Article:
E-readiness assessments are largely investigated at country-level across a number of sectors, and tend to adopt quantitative approaches that assign to countries’ numerical scores depending on how well they have performed on specific components of e-readiness measures. A weighted average is calculated based on the relative importance accorded to these components in order to determine the level of e-readiness of countries (Rizk, 2004). The results of e-readiness rankings of countries are regularly published annually by some agencies. For example, the Economist Intelligence Unit (Economist Intelligence Unit, 2001) annually publishes a comprehensive list of countries on the basis of their measured e-readiness. The ranking categorises countries on the basis of their overall e-readiness, as calculated from 89 indicators across six weighted dimensions, namely connectivity, the business environment, consumer and business adoption, the legal and regulatory environment, supporting services, and social and cultural infrastructure. The result of the calculations is the classification of the world’s largest economies on the basis of their perceived adopter category.
There are several macro e-readiness assessment tools and methods that have been developed by various organisations. These organisations include, but are not limited to: Computer Systems Policy Project (CSPP); Centre for International Development, Harvard University, 2004; Economist Intelligence Unit, 2004; United Nations Development Programme, 2004; United Nations Conference on Trade and Development (UNCTAD), 2004; and SADC E-Readiness Assessment Task Force. Some of the most commonly used macro e-readiness tools include, among others: the Readiness Guide for Living in the Networked World developed by the Computer Systems Policy Project (CSPP); Network Readiness Index of the Harvard University’s Centre for International Development (CID); E-readiness Rankings of the Economist Intelligence Unit; and the Technology Achievement Index of UNDP.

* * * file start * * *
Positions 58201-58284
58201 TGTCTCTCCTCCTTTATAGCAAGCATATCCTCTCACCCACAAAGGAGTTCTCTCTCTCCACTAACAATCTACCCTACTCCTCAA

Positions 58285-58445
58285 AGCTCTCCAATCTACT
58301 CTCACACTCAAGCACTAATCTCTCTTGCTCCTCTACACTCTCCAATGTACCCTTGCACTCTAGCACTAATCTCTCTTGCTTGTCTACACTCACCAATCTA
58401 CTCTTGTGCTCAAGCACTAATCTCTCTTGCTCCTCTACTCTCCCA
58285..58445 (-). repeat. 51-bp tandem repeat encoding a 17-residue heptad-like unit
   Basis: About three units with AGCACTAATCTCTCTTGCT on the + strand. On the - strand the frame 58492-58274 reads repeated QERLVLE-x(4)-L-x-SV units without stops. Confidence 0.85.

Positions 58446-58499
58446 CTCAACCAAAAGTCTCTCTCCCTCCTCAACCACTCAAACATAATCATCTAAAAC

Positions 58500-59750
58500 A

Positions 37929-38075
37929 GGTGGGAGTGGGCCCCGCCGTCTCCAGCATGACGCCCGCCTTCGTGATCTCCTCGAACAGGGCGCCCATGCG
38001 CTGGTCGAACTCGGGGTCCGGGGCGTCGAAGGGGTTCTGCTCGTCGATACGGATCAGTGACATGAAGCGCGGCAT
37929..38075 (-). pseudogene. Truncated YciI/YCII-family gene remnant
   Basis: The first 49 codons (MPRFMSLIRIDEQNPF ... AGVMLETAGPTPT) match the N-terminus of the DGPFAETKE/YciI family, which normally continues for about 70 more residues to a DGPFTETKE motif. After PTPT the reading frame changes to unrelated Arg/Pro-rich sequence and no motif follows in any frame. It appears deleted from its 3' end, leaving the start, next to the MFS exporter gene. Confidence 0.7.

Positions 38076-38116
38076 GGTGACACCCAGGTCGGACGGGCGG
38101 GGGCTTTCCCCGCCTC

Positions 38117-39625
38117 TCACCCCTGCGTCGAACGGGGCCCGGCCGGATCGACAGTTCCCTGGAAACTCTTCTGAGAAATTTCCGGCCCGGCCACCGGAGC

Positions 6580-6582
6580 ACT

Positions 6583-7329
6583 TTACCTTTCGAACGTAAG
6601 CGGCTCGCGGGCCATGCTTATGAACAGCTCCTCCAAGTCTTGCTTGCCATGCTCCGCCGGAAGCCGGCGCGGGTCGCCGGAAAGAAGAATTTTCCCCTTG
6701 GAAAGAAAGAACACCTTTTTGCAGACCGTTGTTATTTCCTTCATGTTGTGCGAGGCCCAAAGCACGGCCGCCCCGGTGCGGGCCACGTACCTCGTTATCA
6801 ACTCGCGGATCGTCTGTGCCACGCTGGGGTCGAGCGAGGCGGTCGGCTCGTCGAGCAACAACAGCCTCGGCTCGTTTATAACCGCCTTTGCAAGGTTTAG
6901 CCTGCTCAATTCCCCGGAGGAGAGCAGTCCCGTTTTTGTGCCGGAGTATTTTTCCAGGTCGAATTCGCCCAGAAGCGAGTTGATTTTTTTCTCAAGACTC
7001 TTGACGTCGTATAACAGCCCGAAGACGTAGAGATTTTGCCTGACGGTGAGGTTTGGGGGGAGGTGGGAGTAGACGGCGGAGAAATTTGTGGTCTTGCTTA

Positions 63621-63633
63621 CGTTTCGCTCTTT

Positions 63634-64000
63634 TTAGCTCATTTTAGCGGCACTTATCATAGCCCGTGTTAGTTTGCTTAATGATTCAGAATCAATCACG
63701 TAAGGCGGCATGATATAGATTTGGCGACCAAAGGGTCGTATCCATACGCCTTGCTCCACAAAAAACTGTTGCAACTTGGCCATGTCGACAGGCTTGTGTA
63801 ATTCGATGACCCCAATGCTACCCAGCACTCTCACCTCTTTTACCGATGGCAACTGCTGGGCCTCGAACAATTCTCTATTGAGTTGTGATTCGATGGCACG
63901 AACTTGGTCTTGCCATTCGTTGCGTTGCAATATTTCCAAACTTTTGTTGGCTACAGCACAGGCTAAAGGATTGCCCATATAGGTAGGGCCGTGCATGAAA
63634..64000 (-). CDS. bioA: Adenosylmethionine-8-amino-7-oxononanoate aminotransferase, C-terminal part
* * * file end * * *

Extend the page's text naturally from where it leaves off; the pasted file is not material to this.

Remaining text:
Each of these tools uses a different definition of e-readiness and methods for its measurement. Moreover, the e-readiness assessments are very diverse in their goals, strategies and results (Bridges.org, 2003). On average, however, the tools measure the level of infrastructure development; connectivity; Internet access; applications and services, or network speed; quality of network access; and ICT policy. The tools also measure:
The ICT training programs in place
Adequacy and availability of human resources
Level of computer literacy
Largely, all the tools for e-readiness assessments have been designed for macro level assessments and are used to measure, for example, policy making, the state of Internet acceptance and growth, comparative analyses of countries, and stages of ICT development in countries (Dutta and Jain, 2004). In addition, the focus of each method or tool reflects the purpose for which it was designed. Moreover, the methods used in most macro e-readiness assessment studies vary from one tool to next. For example, APEC’s Guide relies on questionnaire-based data, while Mosaic’s methodology tends to be qualitative. Other organisations or agencies, such as CID, use a combination of questionnaires and raw data. McConnell’s International provides a qualitative reference guide, whereas the World Information Technology and Service Alliance (WITSA) uses a survey-based method.